Positive steps towards a blood test for Parkinson's
Researchers at La Trobe University in Australia are in the process of publishing their findings that changes in the blood can be detected in people with Parkinson’s.
The researchers were interested in the cell batteries, known as mitochondria.
In a small group of 38 people, the researchers found that they could detect changes in the mitochondria in the blood cells of people with Parkinson's compared to those who did not have the condition.
Scientists have previously discovered that the mitochondria may not work properly in the brain cells affected with Parkinson's. It is believed that this could contribute to the loss of brain cells in the condition.
In this study, instead of finding that mitochondria were not working well, the researchers suggest that the mitochondria are working 4 times harder than normal.
However this could also cause problems for cells as toxic by-products made by the mitochondria start to build up.
Urgent need for a simple test for Parkinson's
Claire Bale, Head of Research Communications at Parkinson's UK, comments:
"Parkinson's has no definitive diagnostic test, leaving an urgent need for a simple and accurate way of detecting the condition, particularly in its early stages.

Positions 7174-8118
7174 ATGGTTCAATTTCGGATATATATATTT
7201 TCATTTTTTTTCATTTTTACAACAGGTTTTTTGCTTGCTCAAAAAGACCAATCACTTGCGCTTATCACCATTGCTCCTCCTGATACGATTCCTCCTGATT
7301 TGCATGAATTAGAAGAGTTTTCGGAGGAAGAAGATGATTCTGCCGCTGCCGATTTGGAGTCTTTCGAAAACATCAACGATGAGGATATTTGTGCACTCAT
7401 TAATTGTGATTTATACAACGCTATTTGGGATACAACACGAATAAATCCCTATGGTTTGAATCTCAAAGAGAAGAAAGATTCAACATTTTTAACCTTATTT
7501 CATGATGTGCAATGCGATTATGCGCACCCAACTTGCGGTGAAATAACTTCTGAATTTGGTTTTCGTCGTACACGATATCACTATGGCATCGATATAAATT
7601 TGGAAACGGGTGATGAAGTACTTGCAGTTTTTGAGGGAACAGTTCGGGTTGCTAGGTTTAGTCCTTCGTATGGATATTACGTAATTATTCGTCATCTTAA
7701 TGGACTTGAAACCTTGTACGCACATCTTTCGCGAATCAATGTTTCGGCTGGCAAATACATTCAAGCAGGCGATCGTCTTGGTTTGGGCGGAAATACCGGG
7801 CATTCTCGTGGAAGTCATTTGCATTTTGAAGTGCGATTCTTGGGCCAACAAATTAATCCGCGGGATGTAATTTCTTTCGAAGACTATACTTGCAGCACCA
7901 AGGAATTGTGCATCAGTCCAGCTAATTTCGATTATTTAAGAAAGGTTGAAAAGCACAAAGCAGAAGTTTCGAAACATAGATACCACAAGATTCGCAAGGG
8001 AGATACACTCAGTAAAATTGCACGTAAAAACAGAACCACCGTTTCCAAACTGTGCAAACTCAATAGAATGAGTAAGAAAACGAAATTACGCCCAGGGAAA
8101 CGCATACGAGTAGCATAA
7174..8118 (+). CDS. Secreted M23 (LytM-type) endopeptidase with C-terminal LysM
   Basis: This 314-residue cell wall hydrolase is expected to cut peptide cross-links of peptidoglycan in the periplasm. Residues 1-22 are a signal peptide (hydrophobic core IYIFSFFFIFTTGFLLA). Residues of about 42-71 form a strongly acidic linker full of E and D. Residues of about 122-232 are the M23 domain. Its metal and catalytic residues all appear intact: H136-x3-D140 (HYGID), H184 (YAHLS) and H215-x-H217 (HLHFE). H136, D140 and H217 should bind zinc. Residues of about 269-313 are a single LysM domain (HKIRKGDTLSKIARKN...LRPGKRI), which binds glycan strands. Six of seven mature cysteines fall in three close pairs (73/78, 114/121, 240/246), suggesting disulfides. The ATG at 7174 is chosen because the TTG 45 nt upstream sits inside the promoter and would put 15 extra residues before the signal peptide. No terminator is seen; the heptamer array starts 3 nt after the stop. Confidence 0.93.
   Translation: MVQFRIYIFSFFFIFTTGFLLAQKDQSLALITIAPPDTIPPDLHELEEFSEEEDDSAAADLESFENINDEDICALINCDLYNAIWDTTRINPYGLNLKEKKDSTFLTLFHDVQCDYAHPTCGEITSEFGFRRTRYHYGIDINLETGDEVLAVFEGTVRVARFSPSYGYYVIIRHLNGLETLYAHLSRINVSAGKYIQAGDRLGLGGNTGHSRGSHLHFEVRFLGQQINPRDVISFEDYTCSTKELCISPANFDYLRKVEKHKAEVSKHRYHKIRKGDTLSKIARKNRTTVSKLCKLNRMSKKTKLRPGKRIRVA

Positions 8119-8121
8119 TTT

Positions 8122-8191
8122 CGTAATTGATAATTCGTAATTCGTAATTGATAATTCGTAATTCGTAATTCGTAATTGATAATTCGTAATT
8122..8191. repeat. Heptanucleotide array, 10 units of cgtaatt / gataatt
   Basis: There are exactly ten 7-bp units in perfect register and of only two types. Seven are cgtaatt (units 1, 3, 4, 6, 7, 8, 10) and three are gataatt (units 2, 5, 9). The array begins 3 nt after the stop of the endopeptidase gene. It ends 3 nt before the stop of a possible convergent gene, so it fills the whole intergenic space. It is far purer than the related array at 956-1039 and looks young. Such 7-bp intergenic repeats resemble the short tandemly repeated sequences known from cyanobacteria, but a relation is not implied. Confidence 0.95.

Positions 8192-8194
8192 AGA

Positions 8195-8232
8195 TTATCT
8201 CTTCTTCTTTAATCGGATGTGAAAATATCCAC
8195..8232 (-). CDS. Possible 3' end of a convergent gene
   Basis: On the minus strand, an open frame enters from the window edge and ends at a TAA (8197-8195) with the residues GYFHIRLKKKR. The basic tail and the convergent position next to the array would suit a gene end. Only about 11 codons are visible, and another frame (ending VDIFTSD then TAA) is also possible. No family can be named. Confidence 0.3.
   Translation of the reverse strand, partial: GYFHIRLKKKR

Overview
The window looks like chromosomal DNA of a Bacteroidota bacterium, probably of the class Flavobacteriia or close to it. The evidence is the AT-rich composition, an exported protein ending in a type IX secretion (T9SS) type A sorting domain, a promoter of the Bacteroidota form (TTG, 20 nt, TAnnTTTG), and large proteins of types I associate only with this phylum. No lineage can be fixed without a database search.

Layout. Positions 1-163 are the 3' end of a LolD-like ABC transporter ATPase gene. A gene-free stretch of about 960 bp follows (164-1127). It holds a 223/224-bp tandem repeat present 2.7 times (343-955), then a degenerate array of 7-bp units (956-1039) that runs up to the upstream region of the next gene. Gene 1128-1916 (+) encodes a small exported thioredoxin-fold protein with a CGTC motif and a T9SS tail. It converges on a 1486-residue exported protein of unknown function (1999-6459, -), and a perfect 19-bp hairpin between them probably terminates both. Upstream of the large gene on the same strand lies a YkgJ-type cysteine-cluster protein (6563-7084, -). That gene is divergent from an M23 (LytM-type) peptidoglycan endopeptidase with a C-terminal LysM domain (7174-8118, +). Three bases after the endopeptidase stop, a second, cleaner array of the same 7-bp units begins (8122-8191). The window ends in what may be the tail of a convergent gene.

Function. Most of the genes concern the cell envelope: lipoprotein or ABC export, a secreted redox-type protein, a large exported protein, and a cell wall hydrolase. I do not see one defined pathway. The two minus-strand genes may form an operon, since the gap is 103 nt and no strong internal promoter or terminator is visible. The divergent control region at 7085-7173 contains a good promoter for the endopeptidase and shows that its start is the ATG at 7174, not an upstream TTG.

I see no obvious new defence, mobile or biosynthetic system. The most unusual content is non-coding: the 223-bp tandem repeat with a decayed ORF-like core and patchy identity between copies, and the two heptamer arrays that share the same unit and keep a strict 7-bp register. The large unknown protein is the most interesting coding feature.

"It's encouraging to see that something as simple as a blood test could be a significant step forward for diagnosing Parkinson's.
"We know the process of diagnosis can take time and waiting for a diagnosis can by very stressful.
"Our recent survey findings, released this week to mark Parkinson's Awareness Week, show that people will often experience negative emotions in the year following their diagnosis, with the news having the hardest emotional impact on younger people with Parkinson's.
"We hope this research will pave the way for larger studies to find out how accurately, and at what stage, a blood test can diagnose Parkinson's – providing a major breakthrough for Parkinson's research and opening up new avenues to test treatments earlier to eventually stop this condition in its tracks."